The U.S. Chamber of Commerce said last Wednesday it will continue to press Congress in 2006 to take steps to expand the domestic supply of crude oil and natural gas.
"The Chamber will continue to fight for passage of ANWR [drilling in the Arctic National Wildlife Refuge] and the opening of the Outer Continental Shelf to environmentally sound oil and gas exploration," Chamber President and CEO Thomas J. Donohue told reporters during a "State of American Business" briefing in Washington, DC. "If we fail to do so, we will drive plants and industries out of our country in search of affordable energy."
The energy industry could be pumping natural gas from offshore Lease 181 in the eastern Gulf of Mexico in a year or year and a half "if we really put our minds to it," said Tom Kuhn, president of the Edison Electric Institute, during the Chamber-sponsored event last week. Much of gas-rich Lease 181 has been closed to producers over the years due to objections from the state of Florida.
Congressional efforts to open the coastal plain of ANWR to exploration and production and to allow drilling in protected offshore regions, such as Lease 181, cratered in the last weeks and days of the 2005 legislative session. Top Republican energy policymakers have pledged to make ANWR and expanded offshore drilling priority issues in the upcoming session.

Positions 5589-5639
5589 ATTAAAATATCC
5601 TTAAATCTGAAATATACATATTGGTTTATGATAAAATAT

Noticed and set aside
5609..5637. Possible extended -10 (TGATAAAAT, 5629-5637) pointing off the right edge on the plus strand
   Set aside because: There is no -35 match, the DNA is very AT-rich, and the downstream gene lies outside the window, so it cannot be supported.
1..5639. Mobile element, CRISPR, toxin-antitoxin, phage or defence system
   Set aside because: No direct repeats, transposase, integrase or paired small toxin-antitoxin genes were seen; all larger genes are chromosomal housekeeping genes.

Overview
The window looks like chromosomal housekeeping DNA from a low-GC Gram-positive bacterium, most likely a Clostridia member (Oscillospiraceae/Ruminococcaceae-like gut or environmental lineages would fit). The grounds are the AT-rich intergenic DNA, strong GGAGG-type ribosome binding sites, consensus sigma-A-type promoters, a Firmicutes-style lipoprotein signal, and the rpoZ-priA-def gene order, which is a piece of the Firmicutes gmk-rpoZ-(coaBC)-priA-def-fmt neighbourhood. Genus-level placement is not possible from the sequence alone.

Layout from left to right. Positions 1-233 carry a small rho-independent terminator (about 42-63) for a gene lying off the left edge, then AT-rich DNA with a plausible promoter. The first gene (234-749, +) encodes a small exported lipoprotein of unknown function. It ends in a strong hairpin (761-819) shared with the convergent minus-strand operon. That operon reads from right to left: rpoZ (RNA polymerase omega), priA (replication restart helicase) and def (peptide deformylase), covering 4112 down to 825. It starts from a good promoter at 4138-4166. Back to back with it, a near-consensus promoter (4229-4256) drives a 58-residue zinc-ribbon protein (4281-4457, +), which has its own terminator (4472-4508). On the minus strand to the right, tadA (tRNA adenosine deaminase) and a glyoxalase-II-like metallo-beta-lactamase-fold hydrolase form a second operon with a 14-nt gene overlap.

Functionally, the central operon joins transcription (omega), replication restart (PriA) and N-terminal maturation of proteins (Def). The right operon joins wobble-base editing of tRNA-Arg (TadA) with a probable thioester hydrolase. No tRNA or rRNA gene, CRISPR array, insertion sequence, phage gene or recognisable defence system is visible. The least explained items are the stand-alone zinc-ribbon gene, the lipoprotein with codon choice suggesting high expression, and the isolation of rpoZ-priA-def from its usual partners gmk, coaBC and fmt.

However, Capitol Hill watchers concede that getting ANWR and OCS legislation through Congress in 2006 will be difficult, given the bitter divide between Republicans and Democrats and the fact that many lawmakers are up for re-election this year. This will be "an election year on steroids," said one observer.
In 2005, "we were...disappointed by the continuing ignorance and in some cases hypocrisy of many elected officials and thought leaders on energy. On the one hand, they bemoan the high price of energy and our dependence on foreign imports. On the other hand, they oppose virtually all the steps we need to address our energy needs," the Chamber's Donohue said.
"We must increase domestic production as we continue to advance conservation and develop [energy] alternatives," he noted.
"We will also press for removal of Senate provisions that constitute double taxation on energy companies through forced bookkeeping gimmicks and denial of long-standing foreign tax credits," Donohue said. Absent this action, "these provisions will make us even more vulnerable on energy and potentially drive companies out of our country."
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